Wood moulding is an extremely common way to frame a room, window or picture. There are a variety of wood moulding styles such as contemporary, modern and vintage. The vintage wood moulding style is typically found in older homes or reproduction project houses. Vintage wood moulding is often referred to as a Victorian style and can be very detailed.
Room Moulding Styles
Moulding at the top and bottom of walls is an elegant way to bring character to a room. Vintage or Victorian crown moulding is characterised by ornate detail with multiple ridges and curves. Rooms with ceilings ten feet and higher can utilise extensive Victorian style crown moulding. Top crown moulding presents an angle between the wall and the ceiling and further vertical panel moulding. This style of Victorian crown moulding can be deep (one foot or more) and can be incorporated with mid-wall chair rails of the same design.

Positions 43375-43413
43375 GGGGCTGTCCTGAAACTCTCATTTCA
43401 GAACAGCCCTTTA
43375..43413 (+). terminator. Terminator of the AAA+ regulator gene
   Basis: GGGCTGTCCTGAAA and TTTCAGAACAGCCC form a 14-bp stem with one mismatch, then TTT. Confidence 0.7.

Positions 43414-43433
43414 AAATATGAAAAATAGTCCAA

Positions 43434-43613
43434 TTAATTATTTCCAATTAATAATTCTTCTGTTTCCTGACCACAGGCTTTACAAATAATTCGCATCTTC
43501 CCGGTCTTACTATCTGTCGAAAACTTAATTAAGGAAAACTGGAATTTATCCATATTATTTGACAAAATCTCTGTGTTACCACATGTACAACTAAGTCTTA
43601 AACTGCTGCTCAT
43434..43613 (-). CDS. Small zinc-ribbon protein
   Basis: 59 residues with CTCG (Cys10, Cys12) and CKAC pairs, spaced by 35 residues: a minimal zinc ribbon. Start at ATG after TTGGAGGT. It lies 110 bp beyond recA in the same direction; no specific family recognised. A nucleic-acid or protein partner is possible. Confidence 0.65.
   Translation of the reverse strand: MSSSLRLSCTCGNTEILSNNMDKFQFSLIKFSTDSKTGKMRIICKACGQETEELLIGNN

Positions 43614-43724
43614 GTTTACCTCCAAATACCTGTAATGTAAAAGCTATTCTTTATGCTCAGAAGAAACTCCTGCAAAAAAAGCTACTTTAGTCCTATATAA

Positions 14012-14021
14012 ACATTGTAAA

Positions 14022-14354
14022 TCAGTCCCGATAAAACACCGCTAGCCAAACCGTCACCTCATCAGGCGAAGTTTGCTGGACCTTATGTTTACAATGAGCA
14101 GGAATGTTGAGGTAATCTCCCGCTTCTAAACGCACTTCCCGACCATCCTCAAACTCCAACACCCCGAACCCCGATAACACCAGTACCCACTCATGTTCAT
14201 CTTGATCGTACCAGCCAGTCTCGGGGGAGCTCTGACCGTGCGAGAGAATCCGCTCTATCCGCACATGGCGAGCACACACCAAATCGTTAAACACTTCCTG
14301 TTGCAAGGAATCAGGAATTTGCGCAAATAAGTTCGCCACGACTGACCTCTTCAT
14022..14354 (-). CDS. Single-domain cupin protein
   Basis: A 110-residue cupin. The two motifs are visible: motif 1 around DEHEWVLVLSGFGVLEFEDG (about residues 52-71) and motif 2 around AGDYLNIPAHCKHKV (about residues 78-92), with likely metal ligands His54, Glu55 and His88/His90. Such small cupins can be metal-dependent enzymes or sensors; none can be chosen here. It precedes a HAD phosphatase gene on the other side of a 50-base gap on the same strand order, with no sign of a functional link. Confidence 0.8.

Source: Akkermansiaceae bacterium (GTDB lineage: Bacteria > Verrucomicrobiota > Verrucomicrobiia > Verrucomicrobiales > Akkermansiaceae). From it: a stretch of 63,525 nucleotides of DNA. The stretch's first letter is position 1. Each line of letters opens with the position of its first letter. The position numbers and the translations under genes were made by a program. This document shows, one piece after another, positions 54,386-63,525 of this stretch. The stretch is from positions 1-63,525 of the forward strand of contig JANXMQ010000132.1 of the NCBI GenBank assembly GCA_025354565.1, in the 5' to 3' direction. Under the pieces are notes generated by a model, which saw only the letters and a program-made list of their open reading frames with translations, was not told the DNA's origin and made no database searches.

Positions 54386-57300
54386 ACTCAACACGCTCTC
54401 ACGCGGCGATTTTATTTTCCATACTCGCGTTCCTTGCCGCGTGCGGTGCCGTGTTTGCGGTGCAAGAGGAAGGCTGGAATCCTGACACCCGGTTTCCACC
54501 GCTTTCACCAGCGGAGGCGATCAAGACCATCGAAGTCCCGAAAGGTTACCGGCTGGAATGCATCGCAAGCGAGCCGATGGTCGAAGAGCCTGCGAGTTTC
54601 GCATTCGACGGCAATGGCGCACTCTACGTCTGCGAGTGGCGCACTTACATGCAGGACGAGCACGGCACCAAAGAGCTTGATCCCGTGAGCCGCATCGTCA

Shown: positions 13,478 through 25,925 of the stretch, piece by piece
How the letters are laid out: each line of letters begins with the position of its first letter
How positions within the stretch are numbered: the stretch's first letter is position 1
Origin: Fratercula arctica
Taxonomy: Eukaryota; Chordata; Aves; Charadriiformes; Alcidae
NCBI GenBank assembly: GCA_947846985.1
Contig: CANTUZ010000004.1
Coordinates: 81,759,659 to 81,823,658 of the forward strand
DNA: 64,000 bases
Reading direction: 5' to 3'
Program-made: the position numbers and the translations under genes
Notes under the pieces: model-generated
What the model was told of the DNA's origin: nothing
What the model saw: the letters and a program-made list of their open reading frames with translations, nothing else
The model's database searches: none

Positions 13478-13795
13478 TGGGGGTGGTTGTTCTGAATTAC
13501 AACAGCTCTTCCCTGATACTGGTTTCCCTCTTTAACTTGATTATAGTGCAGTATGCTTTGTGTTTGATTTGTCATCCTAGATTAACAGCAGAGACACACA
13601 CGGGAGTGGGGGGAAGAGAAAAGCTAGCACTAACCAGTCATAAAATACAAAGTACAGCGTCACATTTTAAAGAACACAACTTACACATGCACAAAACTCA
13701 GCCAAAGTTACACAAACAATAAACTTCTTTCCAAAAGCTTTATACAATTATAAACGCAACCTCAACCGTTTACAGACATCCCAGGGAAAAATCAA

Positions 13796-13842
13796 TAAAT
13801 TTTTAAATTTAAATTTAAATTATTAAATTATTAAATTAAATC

Outdoor and Window Styles
Vintage or Victorian moulding and outdoor trim is distinctive. Front porches typically incorporate Victorian gable decorations with sweeping corner pieces and cutaway trim. Trim pieces called spandrels have vertical wooden posts with balls. The corner brackets can also have similar wooden posts. Spandrels can also have ornate swirls and cutouts. The Vintage style window mouldings incorporate fixed shutters and deep flat edge pieces. Screen doors in the Vintage style utilise corner brackets and spandrels to match porch and window details.
Typical picture framing uses moulding and can be extensive and detailed. Victorian framing incorporates details not typical of Victorian moulding, including beads and swirls. Frame thickness is also a characteristic of Vintage or Victorian picture frames. The thickness can be three- to six-inches wide and incorporate multiple grooves and angles. The edges of a Vintage style picture frame are usually several inches from the wall giving the appearance of depth and size.
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